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EU Backs Libya Peace Talks, Shies From Security Mission

(L-R) European Union foreign policy chief Federica Mogherini, Britain's Foreign Secretary Philip Hammond, Luxembourg's Foreign Minister Jean Asselborn and Finland's Foreign Minister Erkki Tuomioja attend an European Union foreign ministers meeting in Brussels, March 16, 2015.

The European Union on Monday threw its weight behind peace talks in Libya as they enter a decisive phase but backed away from planning a security mission until stability returns to the conflict-torn country.

“We do not see alternatives to the political dialogue,” EU foreign policy chief Federica Mogherini said, after chairing talks between the bloc's foreign ministers in Brussels. “What we are preparing for is European Union measures to support the outcome of the political process.”

Central authority has broken down in Libya amid fights between militias, some linked to the extremist Islamic State group, and rival parliaments claim political legitimacy.

U.N.-backed peace talks are due to resume in Morocco on Thursday, and the EU wants to see how those negotiations play out.

“We've got to establish a cease-fire and get some unity ... before we can talk about how we might support a peace” settlement, British Foreign Secretary Philip Hammond told reporters.

“We should focus on political integration right now” before thinking about security options, said Belgian Foreign Minister Didier Reynders. “It's too early to talk about it.”

The EU is concerned that the conflict in Libya could spread to the wider region. Member states are also fear that extremist fighters could reach Europe with the thousands of migrants that use Libya as a jumping off point to cross the Mediterranean.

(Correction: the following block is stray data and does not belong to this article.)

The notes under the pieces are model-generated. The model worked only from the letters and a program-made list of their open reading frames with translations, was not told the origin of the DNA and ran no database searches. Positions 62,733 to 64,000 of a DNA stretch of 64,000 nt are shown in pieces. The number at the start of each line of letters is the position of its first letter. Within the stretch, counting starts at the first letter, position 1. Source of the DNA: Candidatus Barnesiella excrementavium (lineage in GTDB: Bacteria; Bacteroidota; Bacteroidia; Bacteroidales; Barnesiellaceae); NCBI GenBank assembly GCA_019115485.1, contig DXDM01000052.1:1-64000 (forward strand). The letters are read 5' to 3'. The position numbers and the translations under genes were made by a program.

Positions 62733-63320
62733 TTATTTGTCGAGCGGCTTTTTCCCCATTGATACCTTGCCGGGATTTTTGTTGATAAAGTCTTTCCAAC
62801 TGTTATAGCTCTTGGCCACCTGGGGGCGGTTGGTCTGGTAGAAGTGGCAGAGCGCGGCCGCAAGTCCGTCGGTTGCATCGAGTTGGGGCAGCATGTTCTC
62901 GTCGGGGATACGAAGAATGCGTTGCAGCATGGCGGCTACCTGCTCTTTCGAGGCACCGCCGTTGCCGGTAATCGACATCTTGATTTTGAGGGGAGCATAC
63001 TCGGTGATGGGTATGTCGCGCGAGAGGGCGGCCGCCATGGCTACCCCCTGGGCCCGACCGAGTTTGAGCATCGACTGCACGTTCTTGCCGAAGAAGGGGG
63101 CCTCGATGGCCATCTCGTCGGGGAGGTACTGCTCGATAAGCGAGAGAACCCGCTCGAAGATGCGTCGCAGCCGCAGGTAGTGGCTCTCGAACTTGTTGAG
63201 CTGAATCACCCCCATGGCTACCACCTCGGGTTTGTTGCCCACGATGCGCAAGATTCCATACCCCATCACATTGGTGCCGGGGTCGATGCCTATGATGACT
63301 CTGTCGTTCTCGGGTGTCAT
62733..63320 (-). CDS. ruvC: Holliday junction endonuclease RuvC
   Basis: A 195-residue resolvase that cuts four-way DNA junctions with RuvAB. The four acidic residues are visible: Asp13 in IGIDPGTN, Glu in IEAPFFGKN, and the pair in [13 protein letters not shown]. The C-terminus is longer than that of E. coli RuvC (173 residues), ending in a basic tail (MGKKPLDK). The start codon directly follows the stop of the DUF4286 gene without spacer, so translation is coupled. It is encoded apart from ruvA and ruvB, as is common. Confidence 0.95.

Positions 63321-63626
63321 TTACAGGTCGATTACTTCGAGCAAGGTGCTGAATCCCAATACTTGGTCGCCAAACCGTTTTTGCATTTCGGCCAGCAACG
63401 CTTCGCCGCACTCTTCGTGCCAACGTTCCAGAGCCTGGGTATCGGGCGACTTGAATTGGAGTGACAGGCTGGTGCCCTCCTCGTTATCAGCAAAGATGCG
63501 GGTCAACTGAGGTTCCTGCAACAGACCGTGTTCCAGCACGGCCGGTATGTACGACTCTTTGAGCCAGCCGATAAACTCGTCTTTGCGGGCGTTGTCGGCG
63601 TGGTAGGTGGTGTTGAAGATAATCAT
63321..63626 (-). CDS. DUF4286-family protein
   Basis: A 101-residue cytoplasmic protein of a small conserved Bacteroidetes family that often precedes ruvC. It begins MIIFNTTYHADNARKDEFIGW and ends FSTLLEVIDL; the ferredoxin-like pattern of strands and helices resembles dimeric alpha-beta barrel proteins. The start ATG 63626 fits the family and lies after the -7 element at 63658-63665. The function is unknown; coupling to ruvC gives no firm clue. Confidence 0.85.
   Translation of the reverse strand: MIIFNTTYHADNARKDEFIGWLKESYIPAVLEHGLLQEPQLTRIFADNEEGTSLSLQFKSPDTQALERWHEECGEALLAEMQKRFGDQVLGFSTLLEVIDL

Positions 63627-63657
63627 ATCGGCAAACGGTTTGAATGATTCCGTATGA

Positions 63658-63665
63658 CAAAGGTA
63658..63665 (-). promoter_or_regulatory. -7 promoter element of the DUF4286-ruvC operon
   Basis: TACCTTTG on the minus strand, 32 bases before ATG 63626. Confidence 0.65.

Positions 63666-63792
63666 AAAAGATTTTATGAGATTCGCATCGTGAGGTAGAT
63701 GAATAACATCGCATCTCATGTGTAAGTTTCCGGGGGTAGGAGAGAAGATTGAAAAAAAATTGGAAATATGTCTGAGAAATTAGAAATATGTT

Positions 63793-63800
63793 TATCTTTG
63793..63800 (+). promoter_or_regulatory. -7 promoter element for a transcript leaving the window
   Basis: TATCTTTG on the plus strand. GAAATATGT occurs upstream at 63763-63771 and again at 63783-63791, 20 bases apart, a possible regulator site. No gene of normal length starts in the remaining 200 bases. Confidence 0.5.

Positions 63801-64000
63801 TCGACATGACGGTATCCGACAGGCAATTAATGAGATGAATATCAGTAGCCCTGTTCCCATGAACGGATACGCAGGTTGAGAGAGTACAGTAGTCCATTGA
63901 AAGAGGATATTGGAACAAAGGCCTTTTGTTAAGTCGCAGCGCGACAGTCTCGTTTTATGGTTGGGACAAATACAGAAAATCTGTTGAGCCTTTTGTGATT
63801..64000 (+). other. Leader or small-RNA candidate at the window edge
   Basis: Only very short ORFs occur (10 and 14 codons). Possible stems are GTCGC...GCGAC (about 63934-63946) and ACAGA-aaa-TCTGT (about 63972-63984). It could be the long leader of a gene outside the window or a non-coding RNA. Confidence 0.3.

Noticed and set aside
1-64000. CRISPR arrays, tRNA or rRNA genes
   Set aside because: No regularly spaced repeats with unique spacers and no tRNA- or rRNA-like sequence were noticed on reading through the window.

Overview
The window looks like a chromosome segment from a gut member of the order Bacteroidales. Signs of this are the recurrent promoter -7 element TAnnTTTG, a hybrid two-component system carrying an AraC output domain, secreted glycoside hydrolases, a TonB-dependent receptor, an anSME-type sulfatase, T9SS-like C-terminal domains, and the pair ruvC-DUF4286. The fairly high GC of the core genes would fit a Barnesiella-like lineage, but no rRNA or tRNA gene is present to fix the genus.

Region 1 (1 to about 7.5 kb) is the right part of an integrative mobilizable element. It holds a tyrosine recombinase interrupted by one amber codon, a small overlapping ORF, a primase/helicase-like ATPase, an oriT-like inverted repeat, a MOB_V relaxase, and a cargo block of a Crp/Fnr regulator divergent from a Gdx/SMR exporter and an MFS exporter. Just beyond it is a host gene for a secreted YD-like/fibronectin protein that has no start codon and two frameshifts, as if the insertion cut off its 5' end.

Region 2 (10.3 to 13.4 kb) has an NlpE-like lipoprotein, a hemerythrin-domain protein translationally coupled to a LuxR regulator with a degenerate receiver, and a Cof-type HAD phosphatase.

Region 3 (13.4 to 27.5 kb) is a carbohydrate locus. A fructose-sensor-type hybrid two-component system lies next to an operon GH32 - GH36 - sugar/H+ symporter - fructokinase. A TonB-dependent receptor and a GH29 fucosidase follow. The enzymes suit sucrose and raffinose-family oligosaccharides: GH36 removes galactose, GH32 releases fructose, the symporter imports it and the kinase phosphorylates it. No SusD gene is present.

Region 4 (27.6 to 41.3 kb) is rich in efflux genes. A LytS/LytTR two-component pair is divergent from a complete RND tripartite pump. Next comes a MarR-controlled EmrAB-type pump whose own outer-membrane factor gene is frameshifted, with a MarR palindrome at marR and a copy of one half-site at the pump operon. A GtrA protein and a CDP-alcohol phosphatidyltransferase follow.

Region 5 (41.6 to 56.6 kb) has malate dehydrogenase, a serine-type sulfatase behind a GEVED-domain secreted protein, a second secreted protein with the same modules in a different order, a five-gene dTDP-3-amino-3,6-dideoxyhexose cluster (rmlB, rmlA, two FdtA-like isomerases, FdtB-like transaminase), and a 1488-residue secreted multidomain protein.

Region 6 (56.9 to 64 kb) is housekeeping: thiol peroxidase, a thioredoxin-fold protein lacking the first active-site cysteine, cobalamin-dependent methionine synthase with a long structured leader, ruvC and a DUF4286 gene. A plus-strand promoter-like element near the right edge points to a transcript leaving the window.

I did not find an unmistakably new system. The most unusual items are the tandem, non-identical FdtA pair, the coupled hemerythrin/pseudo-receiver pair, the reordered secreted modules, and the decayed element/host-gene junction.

But the EU would not act without an official request from the U.N. or an invitation from Libya itself.

“It doesn't seem that the situation would be appropriate for a U.N. peacekeeping intervention. So we will have to see ... what other potential role would be in place for Europe,” said Ireland's European affairs minister, Dara Murphy.

Italy is on the frontline of the immigration wave and has been trying to spur the EU into action, but even Rome wants to focus on the political track for now.

Italian Foreign Minister Paolo Gentiloni said that Italy could eventually help to train Libyan police, but he insisted that political progress must be made first.

The ministers also said in a statement that the EU would help build up the anti-terror and border security capacities of Libya's neighbors, as well as disrupt the flow of weapons and foreign fighters.

Mogherini has said that the EU could launch a military and border operation in Libya, followed by a rule of law mission to help build up the police and justice system. She said she would “bring concrete proposals” on possible measures to the next EU foreign affairs meeting on April 20.